On top of its major state-based solar and battery initiatives, the Victorian Labor government has initiated a new hydrogen program and awarded new grants for community renewables.
Minister for Energy Lily D’Ambrosio has announced the $2 million Victorian Hydrogen Investment Program, which will help fund a number of initiatives, including a grants program to kickstart Victoria’s hydrogen industry.
“Hydrogen fuel technologies can help boost local jobs in Victoria while helping us to tackle climate change,” Minister for Energy, Environment and Climate Change Lily D’Ambrosio said.
Amid a growing number of research and pilot projects aimed at commercialization of hydrogen across Australia, Victoria will fund hydrogen research and trials and investigate ways to draw on the state’s increasing renewable energy resources and natural gas pipeline infrastructure.
“We’re investing in this emerging industry so that Victoria is at forefront of the transition to clean energy,” D’Ambrossio said.
Another segment of the government’s plan to transition Victoria’s energy system to a low-carbon future are community-owned renewables.
On that note, the government has announced $1.1 million worth of grants to support nine projects across the state.
The funds will be issued under the Renewable Communities Program, which is is part of the Labor Government’s $20 million New Energy Jobs Fund.
The projects includes community solar and battery storage initiatives, smart grid technology and bioenergy projects, specifically:
Yackandandah Public VPP – Totally Renewable Yackandandah – $103,788
Hepburn Wind Community Solar Farm – Hepburn Community Wind Park Co-operative – $500,000
Skipton Hospital Straw Heating – Pyrenees Shire Council – $273,662
Powered for Life – Ballarat Renewable Energy & Zero Emissions – $7,728
The North East Solar Benefits program – Renewable Albury Wodonga – $54,256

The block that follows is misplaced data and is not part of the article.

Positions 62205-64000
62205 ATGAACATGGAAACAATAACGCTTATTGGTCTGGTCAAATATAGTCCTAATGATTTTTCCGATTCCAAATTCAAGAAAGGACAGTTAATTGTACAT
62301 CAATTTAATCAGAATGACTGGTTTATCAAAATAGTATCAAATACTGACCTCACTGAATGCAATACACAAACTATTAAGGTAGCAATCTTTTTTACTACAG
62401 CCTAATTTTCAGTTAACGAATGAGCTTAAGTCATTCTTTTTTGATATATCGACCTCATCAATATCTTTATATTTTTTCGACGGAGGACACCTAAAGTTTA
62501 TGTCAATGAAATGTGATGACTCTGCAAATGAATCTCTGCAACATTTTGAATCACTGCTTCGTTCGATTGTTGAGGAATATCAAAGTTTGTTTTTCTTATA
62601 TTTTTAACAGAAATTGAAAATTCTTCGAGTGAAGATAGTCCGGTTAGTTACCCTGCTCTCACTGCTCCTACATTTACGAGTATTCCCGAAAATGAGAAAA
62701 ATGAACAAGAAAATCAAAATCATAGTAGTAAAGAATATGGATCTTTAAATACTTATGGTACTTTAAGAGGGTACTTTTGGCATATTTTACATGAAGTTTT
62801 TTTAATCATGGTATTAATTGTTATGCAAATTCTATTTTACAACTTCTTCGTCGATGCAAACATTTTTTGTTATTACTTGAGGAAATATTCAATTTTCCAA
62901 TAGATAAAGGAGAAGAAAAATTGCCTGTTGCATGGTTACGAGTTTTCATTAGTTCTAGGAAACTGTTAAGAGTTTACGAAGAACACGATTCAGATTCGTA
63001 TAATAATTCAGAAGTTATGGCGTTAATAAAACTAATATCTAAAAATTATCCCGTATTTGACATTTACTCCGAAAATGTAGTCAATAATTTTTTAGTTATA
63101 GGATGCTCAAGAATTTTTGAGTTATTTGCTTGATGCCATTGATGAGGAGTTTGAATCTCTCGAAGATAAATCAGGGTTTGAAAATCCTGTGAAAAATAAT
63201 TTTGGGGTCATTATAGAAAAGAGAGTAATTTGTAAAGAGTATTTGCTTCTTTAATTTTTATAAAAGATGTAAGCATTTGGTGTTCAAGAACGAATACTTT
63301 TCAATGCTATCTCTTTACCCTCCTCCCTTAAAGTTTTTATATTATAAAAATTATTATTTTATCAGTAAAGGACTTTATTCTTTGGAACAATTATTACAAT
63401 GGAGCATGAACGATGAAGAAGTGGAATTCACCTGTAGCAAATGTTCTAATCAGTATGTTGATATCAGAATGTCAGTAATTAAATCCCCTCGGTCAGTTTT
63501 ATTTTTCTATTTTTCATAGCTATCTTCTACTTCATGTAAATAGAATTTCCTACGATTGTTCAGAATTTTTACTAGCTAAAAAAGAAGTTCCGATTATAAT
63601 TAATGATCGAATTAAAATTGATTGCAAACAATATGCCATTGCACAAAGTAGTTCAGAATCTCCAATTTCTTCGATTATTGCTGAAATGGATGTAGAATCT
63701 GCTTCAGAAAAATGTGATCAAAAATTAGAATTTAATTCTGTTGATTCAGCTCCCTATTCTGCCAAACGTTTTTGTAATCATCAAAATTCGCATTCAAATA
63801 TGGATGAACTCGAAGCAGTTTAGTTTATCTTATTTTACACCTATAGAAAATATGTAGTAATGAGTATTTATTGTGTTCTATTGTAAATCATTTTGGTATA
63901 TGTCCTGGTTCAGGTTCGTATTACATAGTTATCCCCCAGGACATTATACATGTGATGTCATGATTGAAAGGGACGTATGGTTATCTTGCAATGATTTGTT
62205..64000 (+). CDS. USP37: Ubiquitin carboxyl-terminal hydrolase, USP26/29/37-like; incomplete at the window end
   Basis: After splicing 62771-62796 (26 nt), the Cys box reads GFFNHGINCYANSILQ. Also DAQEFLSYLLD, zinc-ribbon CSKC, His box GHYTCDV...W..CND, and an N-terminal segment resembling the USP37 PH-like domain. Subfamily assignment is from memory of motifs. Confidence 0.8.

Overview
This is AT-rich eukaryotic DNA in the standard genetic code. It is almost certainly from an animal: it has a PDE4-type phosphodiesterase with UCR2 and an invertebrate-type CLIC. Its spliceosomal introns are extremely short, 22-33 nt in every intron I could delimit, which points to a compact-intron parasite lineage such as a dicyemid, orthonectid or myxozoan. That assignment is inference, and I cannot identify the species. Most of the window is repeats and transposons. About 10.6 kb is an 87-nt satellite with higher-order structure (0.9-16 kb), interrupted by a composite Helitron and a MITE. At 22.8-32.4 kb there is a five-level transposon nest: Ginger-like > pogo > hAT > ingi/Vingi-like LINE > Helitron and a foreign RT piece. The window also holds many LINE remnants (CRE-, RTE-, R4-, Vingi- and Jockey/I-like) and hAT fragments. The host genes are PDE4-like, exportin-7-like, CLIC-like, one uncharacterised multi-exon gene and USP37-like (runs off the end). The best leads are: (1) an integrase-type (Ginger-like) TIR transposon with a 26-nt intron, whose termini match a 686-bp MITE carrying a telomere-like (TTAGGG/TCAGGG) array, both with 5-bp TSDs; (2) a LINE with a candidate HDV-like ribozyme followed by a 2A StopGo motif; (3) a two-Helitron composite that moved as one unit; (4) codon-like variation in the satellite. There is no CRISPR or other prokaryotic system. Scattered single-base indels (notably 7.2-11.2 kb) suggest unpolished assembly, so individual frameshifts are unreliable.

Proudly Renewable Powered Disability Services – McCallum Disability Services – $49,500
Mirboo North Hall Precinct Project – Mirboo North Community Shed Co-operative – $88,000
Helped by Solar – Coghill’s Creek Progress Association – $6,363
Solar Panel Installation – Stony Creek Racecourse & Recreation Reserve – $56,000
“We’re giving local communities the tools they need to drive down energy costs and emissions,” said D’Ambrosio.
When it comes to driving down energy bills, the Victorian government has also announced reforms to make it easier for households to shop around and compare energy deals.
Namely, the Victorian government has supported the changes proposed by the Essential Services Commission, which would require energy retailers to provide customers with a fact sheet to easily compare energy plans based on the exact same information for each deal.
The sheets will include the average yearly cost and the cost for a typical family based on the number of people in a household, and exclude information that can be overly technical and confusing for customers.
The timing of when customers can have their bills adjusted based on a self-metre read will also now be mandated, helping to prevent bill shock, the government said in a release.